Senior Member MudPie's Avatar
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    I've had some pretty tight pedals, and even with a 12+" long pedal wrench and good wrench flats, they were a bear to remove. You might want to soak that joint with a penetrating oil to chemically loosen the screw. Try to use a good quality hex bit, like the one suggested above with a breaker bar. Don't damage the pedal socket. Also, I find it helpful to wear gloves, so when it does break loose, your hand isn't impaled on the chainring.

    When reinstalling the pedals, use plenty of grease on the threads and no ned to use gorilla strength torque. Remember, when pedalling, the rotation is in the direction of tightening.

    PS - I wish all pedals have wrench flats.

  9. #9
    Bike ≠ Car ≠ Ped. BarracksSi's Avatar
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    Just another visualization --

    I put the bike on the floor, cranks level, and reach over the bike, putting the pedal I want to remove towards the front. My chest is centered over the top tube.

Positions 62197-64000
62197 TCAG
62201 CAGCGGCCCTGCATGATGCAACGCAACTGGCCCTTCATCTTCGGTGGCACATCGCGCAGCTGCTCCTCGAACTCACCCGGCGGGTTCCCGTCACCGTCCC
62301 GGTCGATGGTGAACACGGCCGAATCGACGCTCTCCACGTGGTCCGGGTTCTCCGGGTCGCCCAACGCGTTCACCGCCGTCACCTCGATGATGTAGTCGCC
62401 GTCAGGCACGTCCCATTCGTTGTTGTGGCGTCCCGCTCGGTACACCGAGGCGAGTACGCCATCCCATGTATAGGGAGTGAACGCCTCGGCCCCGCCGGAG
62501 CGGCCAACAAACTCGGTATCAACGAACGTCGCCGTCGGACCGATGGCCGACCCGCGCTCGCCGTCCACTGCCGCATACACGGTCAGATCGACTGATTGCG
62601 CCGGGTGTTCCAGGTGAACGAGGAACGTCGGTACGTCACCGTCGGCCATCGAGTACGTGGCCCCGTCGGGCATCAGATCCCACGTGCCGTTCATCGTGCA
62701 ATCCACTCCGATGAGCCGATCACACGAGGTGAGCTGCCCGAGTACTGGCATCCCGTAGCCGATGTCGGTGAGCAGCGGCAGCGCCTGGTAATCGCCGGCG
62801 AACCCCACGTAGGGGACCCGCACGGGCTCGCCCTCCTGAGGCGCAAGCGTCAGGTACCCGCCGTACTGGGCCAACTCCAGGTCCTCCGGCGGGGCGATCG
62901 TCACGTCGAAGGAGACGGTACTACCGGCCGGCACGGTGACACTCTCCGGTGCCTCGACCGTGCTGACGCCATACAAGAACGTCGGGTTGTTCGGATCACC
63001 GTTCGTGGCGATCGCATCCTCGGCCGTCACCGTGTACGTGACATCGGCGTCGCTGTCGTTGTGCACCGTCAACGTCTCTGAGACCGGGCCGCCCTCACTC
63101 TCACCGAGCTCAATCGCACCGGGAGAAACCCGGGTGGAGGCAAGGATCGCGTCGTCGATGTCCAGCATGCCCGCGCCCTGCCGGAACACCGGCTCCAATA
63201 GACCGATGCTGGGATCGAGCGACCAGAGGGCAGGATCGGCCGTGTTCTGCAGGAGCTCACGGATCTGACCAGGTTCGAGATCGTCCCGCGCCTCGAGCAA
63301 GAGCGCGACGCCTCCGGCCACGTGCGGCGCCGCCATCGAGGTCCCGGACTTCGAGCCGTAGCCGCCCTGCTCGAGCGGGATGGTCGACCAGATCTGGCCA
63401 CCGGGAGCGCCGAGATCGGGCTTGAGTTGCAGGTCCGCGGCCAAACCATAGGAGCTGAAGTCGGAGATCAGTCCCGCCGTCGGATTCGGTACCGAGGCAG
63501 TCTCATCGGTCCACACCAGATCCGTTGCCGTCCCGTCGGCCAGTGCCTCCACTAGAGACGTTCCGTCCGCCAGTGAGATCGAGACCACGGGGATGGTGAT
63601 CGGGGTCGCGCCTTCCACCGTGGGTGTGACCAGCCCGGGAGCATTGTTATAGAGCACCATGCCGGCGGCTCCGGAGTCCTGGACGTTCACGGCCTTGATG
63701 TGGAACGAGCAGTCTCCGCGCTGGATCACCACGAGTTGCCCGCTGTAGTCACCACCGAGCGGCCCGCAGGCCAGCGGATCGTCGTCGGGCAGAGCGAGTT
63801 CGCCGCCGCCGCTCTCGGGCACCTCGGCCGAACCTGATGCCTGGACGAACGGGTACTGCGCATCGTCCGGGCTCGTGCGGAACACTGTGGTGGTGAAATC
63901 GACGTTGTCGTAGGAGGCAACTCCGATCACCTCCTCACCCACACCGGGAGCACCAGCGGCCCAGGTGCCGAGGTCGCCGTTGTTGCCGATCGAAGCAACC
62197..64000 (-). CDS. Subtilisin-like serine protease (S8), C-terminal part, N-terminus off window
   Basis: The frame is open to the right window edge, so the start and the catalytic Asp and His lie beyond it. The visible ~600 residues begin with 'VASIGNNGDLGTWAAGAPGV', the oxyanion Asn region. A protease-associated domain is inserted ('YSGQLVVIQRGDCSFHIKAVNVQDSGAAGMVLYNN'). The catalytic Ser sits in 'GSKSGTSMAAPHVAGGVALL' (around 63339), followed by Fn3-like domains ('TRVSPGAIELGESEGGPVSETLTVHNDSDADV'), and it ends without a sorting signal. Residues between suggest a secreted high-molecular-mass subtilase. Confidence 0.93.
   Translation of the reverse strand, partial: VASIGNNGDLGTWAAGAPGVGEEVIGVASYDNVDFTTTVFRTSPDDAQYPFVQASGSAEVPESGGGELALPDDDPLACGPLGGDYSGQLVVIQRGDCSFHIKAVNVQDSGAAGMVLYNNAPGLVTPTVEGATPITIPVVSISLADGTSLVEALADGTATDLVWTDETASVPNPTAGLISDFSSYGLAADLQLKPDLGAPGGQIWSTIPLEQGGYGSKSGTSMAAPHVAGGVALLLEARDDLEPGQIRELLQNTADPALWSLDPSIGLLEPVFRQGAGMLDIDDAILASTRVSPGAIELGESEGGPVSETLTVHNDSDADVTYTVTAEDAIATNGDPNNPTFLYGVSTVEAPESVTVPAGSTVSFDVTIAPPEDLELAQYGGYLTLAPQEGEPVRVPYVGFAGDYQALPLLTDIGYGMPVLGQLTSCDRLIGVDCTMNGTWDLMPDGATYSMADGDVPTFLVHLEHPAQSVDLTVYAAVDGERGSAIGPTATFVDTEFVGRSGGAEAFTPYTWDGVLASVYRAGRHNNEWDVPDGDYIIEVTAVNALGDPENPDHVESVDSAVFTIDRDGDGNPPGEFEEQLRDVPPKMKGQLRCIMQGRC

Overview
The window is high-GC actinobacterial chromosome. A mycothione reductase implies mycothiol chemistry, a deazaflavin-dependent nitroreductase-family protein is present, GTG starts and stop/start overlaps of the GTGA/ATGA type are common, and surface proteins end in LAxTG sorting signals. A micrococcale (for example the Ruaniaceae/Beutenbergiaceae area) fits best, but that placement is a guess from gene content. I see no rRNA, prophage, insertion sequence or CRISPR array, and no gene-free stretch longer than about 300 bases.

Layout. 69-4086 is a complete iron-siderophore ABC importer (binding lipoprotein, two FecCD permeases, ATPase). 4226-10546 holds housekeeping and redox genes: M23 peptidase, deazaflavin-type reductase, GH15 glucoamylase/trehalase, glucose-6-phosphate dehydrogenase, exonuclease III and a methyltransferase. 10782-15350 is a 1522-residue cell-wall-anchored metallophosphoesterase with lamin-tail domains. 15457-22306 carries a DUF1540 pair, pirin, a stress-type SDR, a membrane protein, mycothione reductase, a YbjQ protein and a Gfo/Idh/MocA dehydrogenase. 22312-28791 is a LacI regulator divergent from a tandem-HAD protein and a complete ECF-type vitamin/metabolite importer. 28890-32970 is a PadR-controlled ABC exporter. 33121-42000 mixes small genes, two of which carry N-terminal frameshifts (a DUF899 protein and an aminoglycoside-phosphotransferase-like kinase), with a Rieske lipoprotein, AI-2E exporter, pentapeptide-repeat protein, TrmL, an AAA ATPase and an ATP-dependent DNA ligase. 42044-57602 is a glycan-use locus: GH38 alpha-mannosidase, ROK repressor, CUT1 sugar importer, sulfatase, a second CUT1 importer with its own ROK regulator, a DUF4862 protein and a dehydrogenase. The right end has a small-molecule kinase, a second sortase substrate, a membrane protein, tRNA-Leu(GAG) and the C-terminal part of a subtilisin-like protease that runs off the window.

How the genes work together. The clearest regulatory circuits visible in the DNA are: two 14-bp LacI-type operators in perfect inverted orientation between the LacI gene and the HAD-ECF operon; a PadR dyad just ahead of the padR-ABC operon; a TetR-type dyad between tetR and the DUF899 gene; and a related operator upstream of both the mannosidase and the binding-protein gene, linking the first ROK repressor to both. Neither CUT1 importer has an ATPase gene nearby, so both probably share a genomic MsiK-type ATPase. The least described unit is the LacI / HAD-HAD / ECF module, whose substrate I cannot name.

Put the wrench on the front pedal with one hand, then grab the rear pedal with the other hand. Pull up on both.

    This gives a lot of torque. Be aware that the big Allen wrench will be directly below the downtube, too, so be careful about yanking the wrench too far and denting the downtube. However, my hands seem to stay away from the chainrings.

  10. #10
    Bike ≠ Car ≠ Ped. BarracksSi's Avatar
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    One other way I remember which is which is that I say to myself that "right is right", meaning that the right side "turns the right way" -- righty tighty, lefty loosey. The left side is "wrong", righty loosey lefty tighty. I then imagine myself standing on the side of the bike and pointing a screwdriver into the pedal closest to me, then figuring out how to move the wrench from there.

    The top-down method works far quicker for me, though. Pulling up makes it sound like "pulling the pedal off", which is the intended result anyway.